Drought-Proof Your Landscaping
What if there was a landscaping strategy that was beautiful, simple, and environmentally-friendly? Would you jump on board? Thankfully, there is such a landscaping trend. Drought-tolerant landscaping can reduce your water use and increase habitats for native animals. Drought-tolerant plants aren’t just tough, they’re beautiful as well.
Why Drought-Tolerant Landscaping?
People want to have beautiful homes, but that beauty can come at a price. If you live in California or in another place that is increasingly affected by drought, you know that water-hungry landscaping plants are not very practical. They need more maintenance, they struggle in the heat, and they simply require too much water. Luckily, you can have a beautiful yard that uses less water.
What Does Drought-Tolerant Landscaping Look Like?
Is a drought-tolerant yard all about cacti and nothing else? Surprisingly, there are many plants that are flexible and require less water, and they’re not all the plants that you’d expect to see. Drought-tolerant plants come in many colors, shapes, and sizes. Plants that use less water often have smaller leaves or waxy leaves to keep the moisture in.
Many bee plants are also amazingly drought-tolerant. Lavender and Russian sage make pretty, bee-attracting border plants. The big, boisterous coneflower is a wonderful bee plant and can thrive in just about any soil, including dry soil. Spiky agastache is an eye-catcher at 3 to 5 feet in height.
Choose Native Plants
If you live in a place that historically has droughts, look to your native vegetation for clues as to what grows well in your area. Some native plants also have cultivated varieties that are drought-tolerant but also boast bigger blooms or other characteristics. Another bonus of native plants is that they’re very friendly to native animals, providing them with food and habitat.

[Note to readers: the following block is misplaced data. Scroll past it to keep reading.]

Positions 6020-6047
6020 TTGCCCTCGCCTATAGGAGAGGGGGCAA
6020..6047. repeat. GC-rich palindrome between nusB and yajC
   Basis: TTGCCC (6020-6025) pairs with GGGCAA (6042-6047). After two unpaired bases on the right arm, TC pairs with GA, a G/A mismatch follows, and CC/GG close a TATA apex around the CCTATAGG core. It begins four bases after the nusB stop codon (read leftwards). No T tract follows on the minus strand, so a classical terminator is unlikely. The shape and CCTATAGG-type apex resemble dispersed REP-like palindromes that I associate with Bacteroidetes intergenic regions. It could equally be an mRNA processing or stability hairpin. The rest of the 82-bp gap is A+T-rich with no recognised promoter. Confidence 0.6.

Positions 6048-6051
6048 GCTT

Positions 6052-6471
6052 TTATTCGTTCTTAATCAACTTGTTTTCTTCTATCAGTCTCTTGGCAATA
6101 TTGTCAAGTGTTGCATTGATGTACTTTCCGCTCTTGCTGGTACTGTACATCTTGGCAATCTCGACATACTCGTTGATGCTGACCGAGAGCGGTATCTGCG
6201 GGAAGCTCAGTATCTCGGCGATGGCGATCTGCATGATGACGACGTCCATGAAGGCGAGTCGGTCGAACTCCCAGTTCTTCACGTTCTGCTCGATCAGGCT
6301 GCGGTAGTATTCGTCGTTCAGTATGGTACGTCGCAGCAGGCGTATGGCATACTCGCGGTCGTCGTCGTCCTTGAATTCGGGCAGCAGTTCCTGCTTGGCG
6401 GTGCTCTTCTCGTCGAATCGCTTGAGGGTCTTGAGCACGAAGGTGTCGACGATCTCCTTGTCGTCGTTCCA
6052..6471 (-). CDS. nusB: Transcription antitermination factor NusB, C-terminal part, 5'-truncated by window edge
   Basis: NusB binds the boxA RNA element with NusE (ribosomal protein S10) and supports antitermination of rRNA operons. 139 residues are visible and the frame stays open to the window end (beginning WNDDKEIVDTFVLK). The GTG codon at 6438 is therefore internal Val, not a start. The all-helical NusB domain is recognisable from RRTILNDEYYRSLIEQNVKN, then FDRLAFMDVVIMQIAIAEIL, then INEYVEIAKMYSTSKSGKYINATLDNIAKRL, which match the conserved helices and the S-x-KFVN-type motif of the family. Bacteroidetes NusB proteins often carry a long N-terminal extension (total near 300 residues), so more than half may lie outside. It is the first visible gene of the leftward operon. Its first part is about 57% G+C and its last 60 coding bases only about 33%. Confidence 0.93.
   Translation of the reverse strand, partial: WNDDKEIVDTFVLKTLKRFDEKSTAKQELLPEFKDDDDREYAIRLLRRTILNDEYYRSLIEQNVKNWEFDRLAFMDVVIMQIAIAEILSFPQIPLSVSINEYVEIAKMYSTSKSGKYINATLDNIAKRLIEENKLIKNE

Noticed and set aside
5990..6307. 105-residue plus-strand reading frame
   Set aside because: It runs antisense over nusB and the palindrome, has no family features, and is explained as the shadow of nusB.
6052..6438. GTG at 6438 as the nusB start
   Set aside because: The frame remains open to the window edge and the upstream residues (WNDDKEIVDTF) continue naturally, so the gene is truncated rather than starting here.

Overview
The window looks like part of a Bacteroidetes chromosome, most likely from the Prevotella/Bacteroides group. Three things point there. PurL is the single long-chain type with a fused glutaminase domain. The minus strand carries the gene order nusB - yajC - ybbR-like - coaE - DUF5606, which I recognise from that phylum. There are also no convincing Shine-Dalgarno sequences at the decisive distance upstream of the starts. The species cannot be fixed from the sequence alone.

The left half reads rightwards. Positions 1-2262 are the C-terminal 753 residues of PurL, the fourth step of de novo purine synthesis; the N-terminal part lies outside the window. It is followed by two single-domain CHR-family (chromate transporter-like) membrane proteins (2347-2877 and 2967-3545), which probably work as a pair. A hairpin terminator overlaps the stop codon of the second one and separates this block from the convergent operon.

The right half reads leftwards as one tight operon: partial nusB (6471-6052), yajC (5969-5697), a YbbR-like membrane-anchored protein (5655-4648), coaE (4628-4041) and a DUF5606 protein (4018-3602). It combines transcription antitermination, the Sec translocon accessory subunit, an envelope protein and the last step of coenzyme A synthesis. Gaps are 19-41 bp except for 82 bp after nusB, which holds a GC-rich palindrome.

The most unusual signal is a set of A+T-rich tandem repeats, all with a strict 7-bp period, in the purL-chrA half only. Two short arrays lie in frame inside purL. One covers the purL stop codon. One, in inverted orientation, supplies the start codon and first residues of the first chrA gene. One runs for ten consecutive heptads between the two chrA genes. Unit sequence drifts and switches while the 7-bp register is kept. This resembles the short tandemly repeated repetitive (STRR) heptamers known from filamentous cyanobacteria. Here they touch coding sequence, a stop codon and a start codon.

Reduce or Replace Your Lawn
About 50 to 70 percent of our residential water use is used for landscaping, and although some of this is used on food and flower gardens, much of it is used for lawns. You may use your lawn as a place to hold picnics and for the children to play. However, like many of us you may be able to reduce your lawn, and with it all of the water use and maintenance involved. Install flagstone pathways or bark mulch around beds, or choose a drought-tolerant lawn alternative like elfin thyme. If you keep your lawn, choose to let it go dormant in the summer months to save water.
Give Your Plants Some Help
If you have established plants that you love, you may be able to keep them, even if they’re not entirely drought-tolerant. Add drought-tolerant shrubs such as hydrangea, viburnum, winterberry, and flowing quince. Use these to provide shade for other, more tender plants. In the fall, add mulch to build soil that is more complex and allows water to stay in rather than flow over the surface, and mulch again in the spring to protect plants against the summer’s heat.
Put the Right Plant in the Right Place
Most of all, use your plant sense. If you have a water-loving plant that you must plant, plant only one, plant it in a cooler part of your garden, and place it in an area where it’s easy to water. Put your drought-tolerant plants in areas that are hard to water, and choose more of these than you do of the water hogs.
Consider rain harvesting as a way to collect water that can be used for watering plants. Getting started is simple: just collect water from your downspouts. The right gutter systems make this easy. And when you want to install gutters, contact Harry Helmet. Our unique gutter products allow you to enjoy gardening again, free of the need to climb ladders and remove leaves. Simplify your landscaping – call us today.